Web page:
Quincy schools give lessons in real-life budgeting
For more than 200 students in the Quincy school system, playing the game of life came with some surprising and not so fun realities — mostly because the game involved devising an adult-life budget, and their income was based on their prospective jobs.
In its fifth year, the Credit for Life Fair for high school seniors enrolled in some sort of business class can be a wake-up call, as students bounce from table to table at the morning event and watch their play money be consumed by real-life expenses.
“It’s certainly very positive,” said Keith Segalla, who directs career and technical education for Quincy’s school district. “It’s real life . . . they have an appreciation for exactly how to budget and what it entails, and some of the challenges of having a budget.”
The point of the exercise is to arm soon-to-be grads with basic financial literacy skills, in an effort to round out their experiences beyond academics.
Following in the footsteps of the Brockton and Stoughton school districts, Quincy has a renewed emphasis on this type of education, and officials are optimistic that this program and others will have long-term benefits.
“I think what matters is that we push for them to be academically core-driven, MCAS testing and so forth. This just brings them back to reality,” said Virginia Fidalgo, head of the career and technology department at North Quincy High. “When they do something like this, they make the connections.”
Students who participated in the event late last month were handed a partially filled-out budget, with their annual salary given, taxes deducted, student loan payments calculated, and a credit card limit prearranged.
Students went to booths throughout the room to figure out their remaining expenses, from clothing to retirement savings.
More than 70 volunteers from Quincy businesses help out at the event, staffing booths in their specialties, and underwriting the cost.
“We find most of the students need this kind of event,” said Judy Brazil, senior vice president of marketing for Quincy Credit Union. “Financial literacy is very big in the credit union banking world; the mission to start educating students young on this information is huge.”
Hearing the students talk about the experience is almost like sitting with a group of twentysomethings in a bar — no one can quite figure out where all their money went.
North Quincy High senior Michael Alibrandi, 17, planning for a $49,500-a-year career as an FBI agent, lamented that an unexpectedly sick dog meant a $90 veterinarian bill.
Others were surprised at their net income, compared with their total pay.
“You don’t realize how much goes into taxes,” said Lisa Yang, a 17-year-old North Quincy High senior who was working with a $53,000-a-year career in business management. After taxes, her monthly income was $3,182. “You think, ‘Wow, I found this high-paying job,’ and then you realize it’s not so high.”
Hannah Kirby, 17, from Quincy High School, looked longingly at her budget sheet, based on a $33,000 salary as a teacher. She had yet to buy insurance, and Kirby said she would have to take public transportation to make her budget work.
“I didn’t think it would be this hard,” she said.
Maggie Mahoney, expecting to earn $52,000 a year as a fashion designer, said she’d probably go home and give her mom a hug after realizing the stress of budgeting.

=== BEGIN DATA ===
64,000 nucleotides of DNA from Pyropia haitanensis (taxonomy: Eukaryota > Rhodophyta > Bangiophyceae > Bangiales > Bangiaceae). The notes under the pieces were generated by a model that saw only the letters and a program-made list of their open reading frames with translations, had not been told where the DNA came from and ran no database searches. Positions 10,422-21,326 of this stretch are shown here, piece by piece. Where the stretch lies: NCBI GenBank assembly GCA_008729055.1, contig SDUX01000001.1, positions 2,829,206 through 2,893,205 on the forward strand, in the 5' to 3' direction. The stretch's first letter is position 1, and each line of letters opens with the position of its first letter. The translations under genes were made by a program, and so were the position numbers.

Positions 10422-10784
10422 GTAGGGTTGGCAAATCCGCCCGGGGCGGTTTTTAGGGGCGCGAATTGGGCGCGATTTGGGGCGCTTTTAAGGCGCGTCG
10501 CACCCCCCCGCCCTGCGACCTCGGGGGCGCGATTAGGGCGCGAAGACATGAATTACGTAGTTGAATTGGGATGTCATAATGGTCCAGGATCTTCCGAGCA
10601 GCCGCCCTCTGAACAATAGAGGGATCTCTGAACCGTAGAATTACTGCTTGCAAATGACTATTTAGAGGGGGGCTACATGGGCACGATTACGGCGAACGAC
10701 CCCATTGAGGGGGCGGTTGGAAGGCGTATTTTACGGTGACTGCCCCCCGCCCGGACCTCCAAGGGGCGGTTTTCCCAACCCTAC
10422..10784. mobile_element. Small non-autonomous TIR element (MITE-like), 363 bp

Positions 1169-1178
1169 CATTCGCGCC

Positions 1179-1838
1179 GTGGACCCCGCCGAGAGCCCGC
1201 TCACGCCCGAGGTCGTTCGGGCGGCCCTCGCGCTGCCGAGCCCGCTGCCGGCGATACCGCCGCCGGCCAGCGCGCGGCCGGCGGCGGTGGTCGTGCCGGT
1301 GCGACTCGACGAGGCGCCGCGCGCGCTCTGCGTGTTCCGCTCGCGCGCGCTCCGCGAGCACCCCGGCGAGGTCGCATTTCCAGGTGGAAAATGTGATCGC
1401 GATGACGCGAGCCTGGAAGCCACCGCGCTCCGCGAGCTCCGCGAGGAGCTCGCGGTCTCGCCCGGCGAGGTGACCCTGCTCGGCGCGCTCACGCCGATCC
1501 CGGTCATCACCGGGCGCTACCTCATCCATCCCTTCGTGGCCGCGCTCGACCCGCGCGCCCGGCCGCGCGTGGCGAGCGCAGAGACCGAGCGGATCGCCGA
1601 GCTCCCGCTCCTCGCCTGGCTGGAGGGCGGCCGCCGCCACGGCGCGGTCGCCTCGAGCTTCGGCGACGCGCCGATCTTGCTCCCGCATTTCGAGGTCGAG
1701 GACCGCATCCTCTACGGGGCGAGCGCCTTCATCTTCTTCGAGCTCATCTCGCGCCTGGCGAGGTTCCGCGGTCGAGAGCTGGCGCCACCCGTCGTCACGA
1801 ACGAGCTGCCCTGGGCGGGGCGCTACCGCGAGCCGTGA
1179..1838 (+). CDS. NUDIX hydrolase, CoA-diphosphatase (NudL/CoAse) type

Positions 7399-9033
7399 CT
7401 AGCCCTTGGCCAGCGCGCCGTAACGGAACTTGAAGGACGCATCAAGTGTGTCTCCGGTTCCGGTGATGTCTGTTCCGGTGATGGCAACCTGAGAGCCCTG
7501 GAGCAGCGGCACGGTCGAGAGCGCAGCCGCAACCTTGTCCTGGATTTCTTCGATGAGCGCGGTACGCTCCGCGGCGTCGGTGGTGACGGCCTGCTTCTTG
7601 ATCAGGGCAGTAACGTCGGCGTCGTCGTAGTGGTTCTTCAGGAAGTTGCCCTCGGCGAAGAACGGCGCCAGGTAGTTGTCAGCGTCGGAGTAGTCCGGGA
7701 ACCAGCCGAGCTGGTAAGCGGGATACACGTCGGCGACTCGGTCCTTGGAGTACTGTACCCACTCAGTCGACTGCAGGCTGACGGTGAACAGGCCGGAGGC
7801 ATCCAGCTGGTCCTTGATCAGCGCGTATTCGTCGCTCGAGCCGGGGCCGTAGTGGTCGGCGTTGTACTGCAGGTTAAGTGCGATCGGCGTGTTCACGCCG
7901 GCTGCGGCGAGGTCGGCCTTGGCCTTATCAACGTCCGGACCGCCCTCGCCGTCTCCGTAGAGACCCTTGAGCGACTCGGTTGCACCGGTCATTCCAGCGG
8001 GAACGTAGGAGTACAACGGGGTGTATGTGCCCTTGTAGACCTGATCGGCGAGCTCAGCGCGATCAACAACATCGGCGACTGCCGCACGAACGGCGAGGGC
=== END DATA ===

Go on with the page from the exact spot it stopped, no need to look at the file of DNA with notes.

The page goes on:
Quincy teachers say they’ve seen the event make an impact.
“I talked to one of my students. We were just chatting and she told me that this was one of the most important things she got out of high school,” said Cynthia Martin, adviser for business technology at Quincy High.
Financial literacy courses have been so successful, and received such positive feedback, that Quincy is expanding the program.
Last month, the investment company TD Ameritrade hosted North Quincy High students for a 45-minute financial literacy lesson, developed by Junior Achievement of Northern New England.
Additionally, with a $50,000 grant from the state’s Department of Elementary and Secondary Education and the state treasurer’s office, Quincy will become one of 11 school systems to implement a financial literacy pilot program over the next three years.
For Quincy, the grant will support a 25-hour program for groups such as English language learners or teen mothers, and will be worked into the existing curriculum.
According to Chandra Allard, a spokeswoman for state Treasurer Steven Grossman, the school districts will use the money in slightly different ways, and the hope is to use their findings to eventually develop a statewide financial education program.
“One of the important responsibilities at the state level is to make sure that these students graduate with an education to navigate the waters,” Allard said. “The financial waters are tricky to understand; you shouldn’t have to take special courses in college to understand how to read a mortgage.’’
Grossman, she said, “talked about how there have been people affected within our state from lenders and how some basic financial education could have helped them, and we need to make it mandatory.”
Although bringing the program to all 700 seniors in Quincy’s school system may be cost-prohibitive, the city is at least spreading the word to other districts, by inviting academic leaders to the Credit for Life event, and providing an example for how the program could work.
Braintree High School picked up the program last year.
The bottom line for educators is that showing young people how to budget is an investment that will repay them countless times over.
“I think that if we’re going to be an economically sound community, country, world, people need to know how to handle their money,” Martin said.